End-of-Year Financial Tips
- While we usually associate end of the year with holiday festivities and gathering with friends and family, it’s also a good time to reflect on your financial plan so you remain on your track with your financial goals.
- Consider six tips before year end, and start fresh with a renewed focus on obtaining your economic freedom.
This time of year, in addition to holiday festivities, it’s a good time to reflect on financial planning opportunities for the coming year. Use these tips to maximize your wealth:
- Starting retirement or enjoying your retirement years? For retirees over age 70.5 who have an IRA or an employer-sponsored retirement account, make note to take a required minimum distribution (RMD). If you don’t take the RMD or don’t take enough, you’re subject to a 50% penalty by the IRS. Note: RMDs do not apply to Roth IRAs. You can learn more about the differences between a traditional IRA and a Roth IRA.
- Not ready for retirement? Maximize your 401(k). If your employer offers a qualified retirement account (like a 401(k) or 403(b)), make sure to participate and start saving as much as you can to maximize your tax deductions and retirement fund growth potential. If your company offers matching contributions, don’t leave that free money on the table! Retirement plan contributions for this year can be made until April 15 of next year, but payroll deductions to your retirement accounts stop at year end. Want to learn more about maximizing your retirement savings? Listen to our podcasts What You Need to Know About Your 401(k) and Building Your Framework for Retirement
- Use a health savings account (HSA) to boost your retirement savings. While most people may think of HSAs as short-term savings tools to self-fund current medical expenses, you can also use them as a long-term savings and investing tool. If your employer offers a health insurance plan that includes an HSA, this is another excellent way to lower your taxable income while increasing your tax-exempt contributions. Similar to 401(k) contributions, you can fund a health savings account until April 15 of the following year and have it count toward your contributions for this year. You can learn more about HSA’s triple-tax advantage.
- Use your flexible spending account (FSA) funds before the year ends. An FSA is a type of savings account offered by employers that allows you to deduct part of your paycheck to pay for dependent care or certain qualified medical expenses. FSA contributions can also help to lower your tax liabilities since the funds are taken out pre-tax (meaning before your earnings are subject to payroll taxes). With an FSA, you have to use all the funds you have contributed into the account by the end of the plan year or you lose the money. While most plans have either a 2.5-month grace period after the end of the year, or a $500 rollover option to next year, it is good to know how much money you have left to spend, so you are not losing any of the tax-advantaged funds available to you.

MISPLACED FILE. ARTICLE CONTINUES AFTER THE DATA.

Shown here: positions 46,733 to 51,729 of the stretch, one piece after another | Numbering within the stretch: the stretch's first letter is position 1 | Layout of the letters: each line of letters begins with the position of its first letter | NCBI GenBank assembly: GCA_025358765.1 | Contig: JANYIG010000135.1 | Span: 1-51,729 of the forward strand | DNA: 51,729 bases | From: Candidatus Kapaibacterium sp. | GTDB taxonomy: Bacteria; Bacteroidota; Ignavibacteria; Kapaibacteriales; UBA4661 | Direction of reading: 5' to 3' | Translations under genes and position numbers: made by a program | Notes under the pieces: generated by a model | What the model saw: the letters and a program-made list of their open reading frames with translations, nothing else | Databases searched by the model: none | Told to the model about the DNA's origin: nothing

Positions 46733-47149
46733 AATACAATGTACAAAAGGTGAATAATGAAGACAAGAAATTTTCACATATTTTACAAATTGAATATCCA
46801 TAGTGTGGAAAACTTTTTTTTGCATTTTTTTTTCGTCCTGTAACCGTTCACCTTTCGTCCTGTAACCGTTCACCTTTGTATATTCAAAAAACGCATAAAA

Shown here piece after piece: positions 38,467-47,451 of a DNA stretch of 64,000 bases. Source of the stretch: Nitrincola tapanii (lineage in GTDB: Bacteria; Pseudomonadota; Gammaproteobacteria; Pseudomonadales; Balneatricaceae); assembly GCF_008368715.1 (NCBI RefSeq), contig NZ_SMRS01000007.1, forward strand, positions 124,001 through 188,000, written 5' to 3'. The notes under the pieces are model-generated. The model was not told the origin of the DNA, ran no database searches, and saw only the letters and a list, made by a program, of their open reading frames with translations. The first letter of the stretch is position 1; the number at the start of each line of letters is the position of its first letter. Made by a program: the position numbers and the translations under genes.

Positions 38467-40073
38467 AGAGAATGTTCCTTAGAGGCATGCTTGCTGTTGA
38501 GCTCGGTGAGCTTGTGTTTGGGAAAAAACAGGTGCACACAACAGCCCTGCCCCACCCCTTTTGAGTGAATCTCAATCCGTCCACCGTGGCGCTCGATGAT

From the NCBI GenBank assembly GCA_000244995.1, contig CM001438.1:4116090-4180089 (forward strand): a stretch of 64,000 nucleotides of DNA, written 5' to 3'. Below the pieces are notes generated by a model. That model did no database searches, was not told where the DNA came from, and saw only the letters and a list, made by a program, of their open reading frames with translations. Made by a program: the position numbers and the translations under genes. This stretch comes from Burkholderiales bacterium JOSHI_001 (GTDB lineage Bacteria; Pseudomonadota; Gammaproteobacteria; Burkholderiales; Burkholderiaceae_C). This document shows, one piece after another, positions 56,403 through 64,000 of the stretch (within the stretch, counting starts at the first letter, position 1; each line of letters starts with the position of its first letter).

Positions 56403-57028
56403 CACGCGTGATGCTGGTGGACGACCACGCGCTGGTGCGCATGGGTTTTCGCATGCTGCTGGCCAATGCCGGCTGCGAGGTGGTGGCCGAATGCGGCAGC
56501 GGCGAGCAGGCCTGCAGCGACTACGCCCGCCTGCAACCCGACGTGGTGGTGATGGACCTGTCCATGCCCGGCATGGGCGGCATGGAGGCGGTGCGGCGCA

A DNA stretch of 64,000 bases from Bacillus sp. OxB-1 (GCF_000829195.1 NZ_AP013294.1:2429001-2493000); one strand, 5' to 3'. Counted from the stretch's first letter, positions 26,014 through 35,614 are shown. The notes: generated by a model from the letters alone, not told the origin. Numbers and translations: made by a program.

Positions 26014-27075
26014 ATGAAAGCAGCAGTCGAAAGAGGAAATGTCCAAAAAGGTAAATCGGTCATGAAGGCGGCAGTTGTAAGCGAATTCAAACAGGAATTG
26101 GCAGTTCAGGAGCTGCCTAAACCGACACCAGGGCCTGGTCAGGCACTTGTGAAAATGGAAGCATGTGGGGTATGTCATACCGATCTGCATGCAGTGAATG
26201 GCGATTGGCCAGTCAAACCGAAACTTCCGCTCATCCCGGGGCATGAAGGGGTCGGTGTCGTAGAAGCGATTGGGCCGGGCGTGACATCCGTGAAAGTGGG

- Review (and update) your beneficiaries and trusted contacts information. The end of the year can be an excellent time to review your account beneficiary information to ensure it reflects what you would like to execute in your estate plan. Here are three instances that may require you to review and update your estate plan.
Trusted contacts are different from beneficiaries, but an important part of keeping your assets safe. A trusted contact is someone other than an account owner who your advisor or custodian can reach out to if you are unavailable and cannot be reached. While no account information or details can be shared with your trusted contacts, they can help to relay important information to you, or your advisor, in the event that something happens that changes your ability to communicate or make decisions, or in the case of fraudulent activity. Check in with your advisors to see who they have listed as your trusted contacts and that their contact information is current.
- Give to your heart’s content. The end of the year is also a popular time to give to your favorite charities and causes. Donations can take many forms—from donating low-cost basis stock, opening and funding a donor-advised fund to volunteering your time. If you are itemizing your tax deductions, qualified charitable donations can reduce your taxable income and help your favorite charities maximize your donation.
The IRS also allows you to gift up to $15,000 each year to any individual who is not your spouse, without having to report the gift. If you’re looking to reduce any potential estate tax, this can be an excellent way to systemically reduce your estate value each year. However, consider keeping certain assets in your estate for the benefit of stepping-up cost basis.
We also saw a lot of big tax changes take effect beginning in 2018, and with these changes to the tax code, it’s important to know where you stand in terms of any potential tax liability. Mercer Advisors can review your tax liabilities and help you plan for potential ways to lower your taxable income before the year is over. Take a look at our 10 Tax Tips for 2019 and reach out to your advisor with any questions.